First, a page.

WWD: How did Stack Influence strategize its social media posts around New York Fashion Week?

W.G.: NYFW is the apogee of events in the world of fashion so it is an ideal hub to attract fashion enthusiasts and celebutantes alike. We’ve developed in-house platforms to identify and target social media users who employ NYFW hashtags and specific fashion week location tags within their social posts.

We also run targeted advertisements focused on distinct fashion week venues to attract fashion fans, models and social influencers to join our community. We subsequently [reached] out to identify individuals who [participated] in the NYFW events via social messaging or e-mail depending on what avenues [were] available and applicable.

WWD: How are you engaging both fans and fashion influencers after NYFW?

W.G.: As previously mentioned, we will target ideal fashion-centric micro-influencer candidates during the NYFW events through social and online advertisement targeting methodologies. During the week, fashion aficionados reach their zenith of influence on the world. In order to seize this opportunistic occasion, we will work with fashion clients who have a presence at the events to educate uninformed consumers about paramount shows which will feature the products being promoted.

Along with informing followers about significant shows, we curate content and post tags that blossom an allure around our clients’ products. This pursuit intends to entice consumers’ inquisitive nature aiming to inspire an interest in our partners’ products and engross them with a brand’s message and new style releases.

After NYFW has concluded we will discern which brands were a sensation during the week and begin to target their following bases through social and online advertising means. We also try to partner with brands and fashion influencers that were a tour de force during the shows. We, thereafter, activate successive influencer campaigns to leverage the hype surrounding these products in order to proliferate their brand awareness, social engagement and online traffic. These follow up campaigns will additionally encourage new micro-influencers to join our creator community.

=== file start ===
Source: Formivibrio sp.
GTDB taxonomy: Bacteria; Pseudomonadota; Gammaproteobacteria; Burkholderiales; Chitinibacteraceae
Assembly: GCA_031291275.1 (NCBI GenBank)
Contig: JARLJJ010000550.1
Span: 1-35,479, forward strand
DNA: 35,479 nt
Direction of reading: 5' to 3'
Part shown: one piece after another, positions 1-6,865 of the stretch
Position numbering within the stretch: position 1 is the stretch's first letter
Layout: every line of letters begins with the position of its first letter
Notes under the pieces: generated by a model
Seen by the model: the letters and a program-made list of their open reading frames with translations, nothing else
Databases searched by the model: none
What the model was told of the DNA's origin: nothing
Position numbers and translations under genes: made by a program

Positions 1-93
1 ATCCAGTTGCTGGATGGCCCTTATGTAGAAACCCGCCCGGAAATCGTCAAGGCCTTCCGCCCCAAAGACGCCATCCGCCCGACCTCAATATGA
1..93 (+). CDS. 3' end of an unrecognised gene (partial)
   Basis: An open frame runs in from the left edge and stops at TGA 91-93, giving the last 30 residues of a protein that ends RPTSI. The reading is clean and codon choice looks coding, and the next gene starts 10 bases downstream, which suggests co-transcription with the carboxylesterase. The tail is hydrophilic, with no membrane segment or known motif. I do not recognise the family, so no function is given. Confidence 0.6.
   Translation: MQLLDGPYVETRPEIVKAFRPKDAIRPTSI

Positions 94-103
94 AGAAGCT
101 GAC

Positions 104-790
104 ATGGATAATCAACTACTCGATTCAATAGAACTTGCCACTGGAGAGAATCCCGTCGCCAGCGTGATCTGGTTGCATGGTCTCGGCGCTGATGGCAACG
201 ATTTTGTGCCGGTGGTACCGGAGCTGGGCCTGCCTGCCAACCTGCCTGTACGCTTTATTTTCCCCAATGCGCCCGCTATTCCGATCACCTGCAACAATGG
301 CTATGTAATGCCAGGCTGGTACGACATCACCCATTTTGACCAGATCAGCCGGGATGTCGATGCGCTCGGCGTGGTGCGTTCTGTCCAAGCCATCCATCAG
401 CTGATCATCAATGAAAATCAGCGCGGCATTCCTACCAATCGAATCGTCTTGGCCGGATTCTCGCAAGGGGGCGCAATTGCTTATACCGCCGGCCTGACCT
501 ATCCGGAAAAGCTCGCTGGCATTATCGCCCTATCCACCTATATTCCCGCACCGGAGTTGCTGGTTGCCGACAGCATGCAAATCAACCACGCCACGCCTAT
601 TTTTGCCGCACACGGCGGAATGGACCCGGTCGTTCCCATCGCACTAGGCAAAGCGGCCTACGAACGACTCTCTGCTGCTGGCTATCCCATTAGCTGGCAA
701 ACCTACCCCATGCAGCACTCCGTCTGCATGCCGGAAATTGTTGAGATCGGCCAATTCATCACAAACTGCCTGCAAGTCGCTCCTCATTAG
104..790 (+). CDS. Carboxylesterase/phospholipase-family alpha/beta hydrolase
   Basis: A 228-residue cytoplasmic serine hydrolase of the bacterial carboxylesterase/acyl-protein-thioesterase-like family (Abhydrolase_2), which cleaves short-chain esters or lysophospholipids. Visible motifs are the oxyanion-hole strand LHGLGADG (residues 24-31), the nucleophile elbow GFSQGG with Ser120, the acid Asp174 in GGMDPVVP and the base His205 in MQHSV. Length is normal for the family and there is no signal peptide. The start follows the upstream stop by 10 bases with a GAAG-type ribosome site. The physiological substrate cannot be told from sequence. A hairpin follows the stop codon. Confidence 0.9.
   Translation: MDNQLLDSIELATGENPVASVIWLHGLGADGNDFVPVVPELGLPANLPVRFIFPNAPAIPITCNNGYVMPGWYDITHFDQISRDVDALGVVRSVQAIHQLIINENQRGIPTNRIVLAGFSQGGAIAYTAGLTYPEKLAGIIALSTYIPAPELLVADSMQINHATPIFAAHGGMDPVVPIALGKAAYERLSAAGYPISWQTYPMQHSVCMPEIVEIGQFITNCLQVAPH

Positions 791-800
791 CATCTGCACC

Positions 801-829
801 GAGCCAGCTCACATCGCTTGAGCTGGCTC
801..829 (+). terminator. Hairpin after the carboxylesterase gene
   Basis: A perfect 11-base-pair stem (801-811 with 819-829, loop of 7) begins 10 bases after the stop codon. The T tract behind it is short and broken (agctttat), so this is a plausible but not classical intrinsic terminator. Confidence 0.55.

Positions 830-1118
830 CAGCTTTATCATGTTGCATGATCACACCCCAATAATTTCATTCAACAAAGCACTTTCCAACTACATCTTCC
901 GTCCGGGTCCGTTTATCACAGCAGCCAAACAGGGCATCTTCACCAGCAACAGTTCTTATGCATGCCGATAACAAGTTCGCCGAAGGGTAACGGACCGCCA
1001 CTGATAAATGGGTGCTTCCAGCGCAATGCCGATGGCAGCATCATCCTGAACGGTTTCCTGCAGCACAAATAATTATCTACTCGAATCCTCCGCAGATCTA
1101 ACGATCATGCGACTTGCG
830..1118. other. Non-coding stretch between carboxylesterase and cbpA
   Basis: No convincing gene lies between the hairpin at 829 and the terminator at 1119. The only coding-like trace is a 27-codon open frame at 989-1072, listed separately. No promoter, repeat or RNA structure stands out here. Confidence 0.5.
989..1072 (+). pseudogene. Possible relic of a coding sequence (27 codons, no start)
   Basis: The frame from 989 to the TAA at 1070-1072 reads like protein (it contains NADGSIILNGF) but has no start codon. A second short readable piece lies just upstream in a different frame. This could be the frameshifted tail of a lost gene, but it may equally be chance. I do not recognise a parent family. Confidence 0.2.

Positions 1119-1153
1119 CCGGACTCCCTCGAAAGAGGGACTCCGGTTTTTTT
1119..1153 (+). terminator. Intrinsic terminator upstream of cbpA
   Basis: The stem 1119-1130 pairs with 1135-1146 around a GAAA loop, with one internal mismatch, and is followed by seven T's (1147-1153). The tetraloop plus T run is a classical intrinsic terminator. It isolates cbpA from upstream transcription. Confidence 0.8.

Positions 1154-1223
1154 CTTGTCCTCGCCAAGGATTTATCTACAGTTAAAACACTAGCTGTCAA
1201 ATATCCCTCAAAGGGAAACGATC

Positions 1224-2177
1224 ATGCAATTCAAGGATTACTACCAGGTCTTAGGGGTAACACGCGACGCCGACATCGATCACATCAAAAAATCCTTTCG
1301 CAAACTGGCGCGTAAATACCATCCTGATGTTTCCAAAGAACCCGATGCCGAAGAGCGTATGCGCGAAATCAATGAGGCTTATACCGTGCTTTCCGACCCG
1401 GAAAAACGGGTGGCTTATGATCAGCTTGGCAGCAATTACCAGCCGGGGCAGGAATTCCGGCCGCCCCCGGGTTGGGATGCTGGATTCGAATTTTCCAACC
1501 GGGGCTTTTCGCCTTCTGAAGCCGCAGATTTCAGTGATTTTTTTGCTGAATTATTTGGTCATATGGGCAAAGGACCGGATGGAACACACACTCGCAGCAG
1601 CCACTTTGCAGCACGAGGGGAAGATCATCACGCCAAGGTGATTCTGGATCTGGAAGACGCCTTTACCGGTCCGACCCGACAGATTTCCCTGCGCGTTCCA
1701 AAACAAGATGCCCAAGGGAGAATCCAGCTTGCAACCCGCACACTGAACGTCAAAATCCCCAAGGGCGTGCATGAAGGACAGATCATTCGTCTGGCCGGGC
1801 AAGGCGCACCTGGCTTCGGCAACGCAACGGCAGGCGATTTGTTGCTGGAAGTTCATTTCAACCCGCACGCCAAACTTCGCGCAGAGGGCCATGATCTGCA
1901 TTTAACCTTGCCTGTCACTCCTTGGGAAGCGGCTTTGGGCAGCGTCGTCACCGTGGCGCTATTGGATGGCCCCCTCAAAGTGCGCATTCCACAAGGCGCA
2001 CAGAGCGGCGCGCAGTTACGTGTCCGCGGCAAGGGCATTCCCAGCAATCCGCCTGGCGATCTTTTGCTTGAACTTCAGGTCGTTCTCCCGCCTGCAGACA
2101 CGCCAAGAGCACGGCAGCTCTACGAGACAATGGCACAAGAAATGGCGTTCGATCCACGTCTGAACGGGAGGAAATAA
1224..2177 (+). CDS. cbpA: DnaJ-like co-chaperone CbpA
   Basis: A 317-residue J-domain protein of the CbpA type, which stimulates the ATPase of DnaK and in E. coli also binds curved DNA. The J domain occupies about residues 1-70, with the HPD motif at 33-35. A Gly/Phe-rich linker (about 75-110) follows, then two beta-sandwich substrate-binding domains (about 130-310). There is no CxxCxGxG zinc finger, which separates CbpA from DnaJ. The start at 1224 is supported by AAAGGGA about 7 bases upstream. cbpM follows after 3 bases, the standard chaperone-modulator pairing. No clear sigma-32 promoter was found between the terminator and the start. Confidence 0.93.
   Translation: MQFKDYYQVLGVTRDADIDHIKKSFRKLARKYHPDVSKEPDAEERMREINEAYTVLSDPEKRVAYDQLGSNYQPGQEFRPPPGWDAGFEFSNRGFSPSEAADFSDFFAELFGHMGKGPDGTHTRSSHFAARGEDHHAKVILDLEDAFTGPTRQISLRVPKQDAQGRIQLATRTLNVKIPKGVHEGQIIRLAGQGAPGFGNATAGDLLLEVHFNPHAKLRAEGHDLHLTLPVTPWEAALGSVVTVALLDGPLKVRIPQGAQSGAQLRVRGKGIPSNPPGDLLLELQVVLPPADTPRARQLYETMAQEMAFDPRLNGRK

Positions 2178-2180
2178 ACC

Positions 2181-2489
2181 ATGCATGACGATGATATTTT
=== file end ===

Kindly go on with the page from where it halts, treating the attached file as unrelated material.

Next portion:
WWD: What are the biggest faux pas a marketer can make during a major moment such as NYFW?

W.G.: The biggest faux pas a marketer can make during NYFW or other similar events of international stature is to simply not make a presence or promote during the affair. It’s far and few between when happenings like NYFW occur; people flock from across the globe and the world watches with reverence. Missing any opportunity to pursue a marketing campaign during an occasion at the caliber of NYFW is a fault of the benighted.

Other mistakes marketers commonly make during major moments such as NYFW is to strictly rely on physical presences at event functions, spending an arm and a leg to be in the front of the congregations. If a marketing budget facilitates a large physical presence then that strategy can be apropos.

Marketers should never forget to pursue alternative promotional tactics, such as online targeting leveraging hashtags and location tags as well as location focused advertising campaigns. Marketing success manifests where preparation and opportunity meet and there’s no better moment in the fashion industry than NYFW.